How You Can Help Your Loved One With Ankylosing Spondylitis

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Ankylosing spondylitis can be an exhausting condition to live with.

Not just for the person with AS but for those around them as well.

It can make your loved one irritable, immobile, unable to help as much around the house and that’s not fun to be around.

The fact you are reading this is fantastic. It marks you apart as someone who cares enough to seek out this information.

What follows is a list of suggestions which may help.

Nothing is set in stone, and you will know that person in your life best, but hopefully this will give you a place to start.

Understand this isn’t just ‘back pain’.

This isn’t an ‘injury’ which will heal, or stiffness from overdoing it. And it’s not psychological either.

Ankylosing spondylitis is a disease where your body is constantly fighting itself. These battles typically play out along the spine: the sacroiliac joints, the ribs, the shoulders, the neck and other parts of the body.

Rheumatologists can see this activity through MRI scans, while X-Rays will show any bone fusing, contortions and damage to the spine.

They also find raised inflammatory markers in an AS patient’s blood (similar to that of the flu virus) as their body continually fights this disease.

And you don’t need to be a doctor to see what ankylosing spondylitis can do to a person over the long term.

You can see the horribly cruel effects this disease can have, when left untreated, if you look at an older person with AS.

(Google images search for “elderly ankylosing spondylitis” for an idea).

The craned neck and hunched back and shoulders are hallmarks of years of damage caused by ankylosing spondylitis.

I’m not leading with this to scare you or shock you but to highlight how serious this disease can be.

Imagine the exhaustion and brain fog from your immune system constantly fighting off an invisible invader.

There is constant pain from joints inflaming over and over again as these battles in the body rage… and from the scarring and bone fusing.

Flares come in waves

Ankylosing spondylitis pain never really goes away entirely but there are times when it is less ‘active’.

The pain typically comes in waves called flares. These can last anywhere from a few days to a few weeks.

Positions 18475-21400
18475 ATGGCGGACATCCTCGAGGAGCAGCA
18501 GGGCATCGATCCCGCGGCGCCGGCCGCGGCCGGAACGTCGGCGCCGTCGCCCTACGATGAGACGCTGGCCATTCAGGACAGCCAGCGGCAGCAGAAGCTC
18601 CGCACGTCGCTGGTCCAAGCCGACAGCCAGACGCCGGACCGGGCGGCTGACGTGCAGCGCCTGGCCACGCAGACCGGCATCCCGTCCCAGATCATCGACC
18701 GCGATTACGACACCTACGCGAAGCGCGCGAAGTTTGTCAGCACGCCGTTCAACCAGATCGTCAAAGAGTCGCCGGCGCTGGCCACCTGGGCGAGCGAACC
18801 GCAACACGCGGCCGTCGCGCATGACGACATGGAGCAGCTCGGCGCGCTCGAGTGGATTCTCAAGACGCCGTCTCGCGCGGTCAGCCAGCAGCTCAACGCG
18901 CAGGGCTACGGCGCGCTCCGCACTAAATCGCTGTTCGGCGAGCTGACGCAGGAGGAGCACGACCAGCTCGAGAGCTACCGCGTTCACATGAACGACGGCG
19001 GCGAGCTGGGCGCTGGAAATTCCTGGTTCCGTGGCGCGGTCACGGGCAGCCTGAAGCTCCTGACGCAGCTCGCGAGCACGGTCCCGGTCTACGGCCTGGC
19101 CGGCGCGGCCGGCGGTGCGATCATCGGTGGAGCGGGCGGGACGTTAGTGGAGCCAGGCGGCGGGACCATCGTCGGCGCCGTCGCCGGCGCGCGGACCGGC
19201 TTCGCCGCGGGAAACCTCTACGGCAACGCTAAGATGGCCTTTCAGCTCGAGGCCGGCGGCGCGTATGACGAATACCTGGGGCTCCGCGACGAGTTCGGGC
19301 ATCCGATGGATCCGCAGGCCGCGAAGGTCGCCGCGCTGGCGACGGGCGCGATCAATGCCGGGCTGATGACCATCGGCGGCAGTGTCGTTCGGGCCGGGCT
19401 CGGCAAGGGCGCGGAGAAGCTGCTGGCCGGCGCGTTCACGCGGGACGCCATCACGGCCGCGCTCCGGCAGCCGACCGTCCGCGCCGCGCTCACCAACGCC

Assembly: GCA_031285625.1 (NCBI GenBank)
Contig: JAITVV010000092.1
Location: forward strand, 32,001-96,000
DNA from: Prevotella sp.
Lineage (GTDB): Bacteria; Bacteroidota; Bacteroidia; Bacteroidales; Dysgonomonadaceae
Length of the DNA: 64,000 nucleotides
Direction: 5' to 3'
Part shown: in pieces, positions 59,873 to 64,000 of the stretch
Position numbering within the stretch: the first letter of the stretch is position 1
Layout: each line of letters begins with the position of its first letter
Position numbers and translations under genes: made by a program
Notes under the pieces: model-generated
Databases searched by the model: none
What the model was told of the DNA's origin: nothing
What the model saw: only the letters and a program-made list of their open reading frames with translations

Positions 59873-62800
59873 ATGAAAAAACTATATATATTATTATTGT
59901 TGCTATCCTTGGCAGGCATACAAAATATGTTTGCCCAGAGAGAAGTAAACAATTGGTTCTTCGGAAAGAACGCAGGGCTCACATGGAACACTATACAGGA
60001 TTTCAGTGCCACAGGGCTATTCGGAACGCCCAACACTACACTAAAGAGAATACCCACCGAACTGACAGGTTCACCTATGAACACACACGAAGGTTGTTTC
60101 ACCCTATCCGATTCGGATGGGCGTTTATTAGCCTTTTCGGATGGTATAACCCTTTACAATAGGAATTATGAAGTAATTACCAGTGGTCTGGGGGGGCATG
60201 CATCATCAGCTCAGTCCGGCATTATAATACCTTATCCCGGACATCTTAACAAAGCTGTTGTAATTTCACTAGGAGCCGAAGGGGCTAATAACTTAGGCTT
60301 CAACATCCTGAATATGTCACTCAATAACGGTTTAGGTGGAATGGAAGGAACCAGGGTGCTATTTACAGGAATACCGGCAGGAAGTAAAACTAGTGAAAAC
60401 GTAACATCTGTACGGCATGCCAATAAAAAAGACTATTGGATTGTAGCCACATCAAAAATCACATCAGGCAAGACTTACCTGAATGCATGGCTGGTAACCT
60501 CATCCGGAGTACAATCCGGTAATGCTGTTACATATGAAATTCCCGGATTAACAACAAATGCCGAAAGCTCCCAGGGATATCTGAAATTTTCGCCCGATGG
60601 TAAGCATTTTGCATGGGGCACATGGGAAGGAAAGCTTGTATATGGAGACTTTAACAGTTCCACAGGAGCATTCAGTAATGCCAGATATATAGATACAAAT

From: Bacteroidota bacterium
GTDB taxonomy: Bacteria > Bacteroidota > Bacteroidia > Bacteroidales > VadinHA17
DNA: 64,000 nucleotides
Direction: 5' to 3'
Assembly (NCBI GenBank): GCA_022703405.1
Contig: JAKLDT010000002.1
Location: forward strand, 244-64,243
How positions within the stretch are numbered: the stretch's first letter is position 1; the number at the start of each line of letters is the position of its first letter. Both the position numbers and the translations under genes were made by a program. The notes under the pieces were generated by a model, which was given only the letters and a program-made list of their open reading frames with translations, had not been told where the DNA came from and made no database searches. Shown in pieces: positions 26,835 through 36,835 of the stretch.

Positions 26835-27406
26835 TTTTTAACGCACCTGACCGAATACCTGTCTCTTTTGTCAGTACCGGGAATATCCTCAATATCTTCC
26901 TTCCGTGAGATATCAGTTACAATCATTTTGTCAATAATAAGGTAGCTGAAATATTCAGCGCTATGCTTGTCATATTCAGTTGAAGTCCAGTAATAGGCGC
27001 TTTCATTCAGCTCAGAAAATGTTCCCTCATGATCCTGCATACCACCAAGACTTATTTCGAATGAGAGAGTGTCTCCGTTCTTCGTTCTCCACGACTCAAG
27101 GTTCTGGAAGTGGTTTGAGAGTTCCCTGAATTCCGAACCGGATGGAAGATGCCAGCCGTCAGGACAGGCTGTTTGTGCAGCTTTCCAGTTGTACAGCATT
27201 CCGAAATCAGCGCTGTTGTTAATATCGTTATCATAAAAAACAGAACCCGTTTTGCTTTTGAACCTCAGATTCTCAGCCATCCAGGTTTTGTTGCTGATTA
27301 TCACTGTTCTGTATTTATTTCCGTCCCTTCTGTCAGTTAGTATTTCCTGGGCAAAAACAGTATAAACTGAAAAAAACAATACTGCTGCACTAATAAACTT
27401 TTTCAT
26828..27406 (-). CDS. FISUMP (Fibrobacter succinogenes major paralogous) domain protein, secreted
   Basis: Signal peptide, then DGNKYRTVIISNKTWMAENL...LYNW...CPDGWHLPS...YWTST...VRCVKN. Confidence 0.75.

When a patient’s in ‘flare’ It can really affect their mood

You can read about what it feels like here.

Link here to the article about how it is somewhere between non-terminal cancer pain and assisted childbirth.

Practical things you can do

Avoid leaving obstacles lying around on the floor

A stumble for someone with ankylosing spondylitis can be extremely painful so any trip hazards should be avoided.

Movement in general – particularly outside of the normal range – can also be exhausting. Side stepping around or over objects might seem innocuous but they can be feel like mountains.

1. Offer to come with your loved one to appointments

Appointments with GPs and rheumatologists can be overwhelming, especially when you’re new to this condition and in a lot of pain.

Having a partner, friend or relative there to provide support, champion their interests (and make sure they don’t leave anything out) can be a huge comfort and confidence boost.

2. Encourage them to keep a diary so they can learn what works (and what doesn’t!)

help them learn with you if they are following a strict diet. It is so much easier if both of you know or understand or configure out what’s you can eat if you’re in a restaurant for example

The diet is restrictive. If you can think of treats that they will enjoy. Maybe a restaurant that serves starch free food or some kind of starch-free thing you can make them or treat them to.

3. Help remind them to stretch and exercise

Spinal stretches, yoga and pilates can all be extremely effective in helping manage ankylosing spondylitis.

Sometimes they’ll be in too much pain, but other times – like all of us – they might not feel like it. Do what you can to help encourage and motivate them.

Do an exercise together that will help both of you. If you are both motivated, you will help each other

4. Check in with them from time to time

My default mode is to say that everything’s going great and to celebrate all the success that the diet and lifestyle has given me but things are not perfect. Is extremely hard work.

Sometimes it feels like plate spinning. There are times that the flares can come back for seemingly no reason. You turn your life upside down and it can still come for you.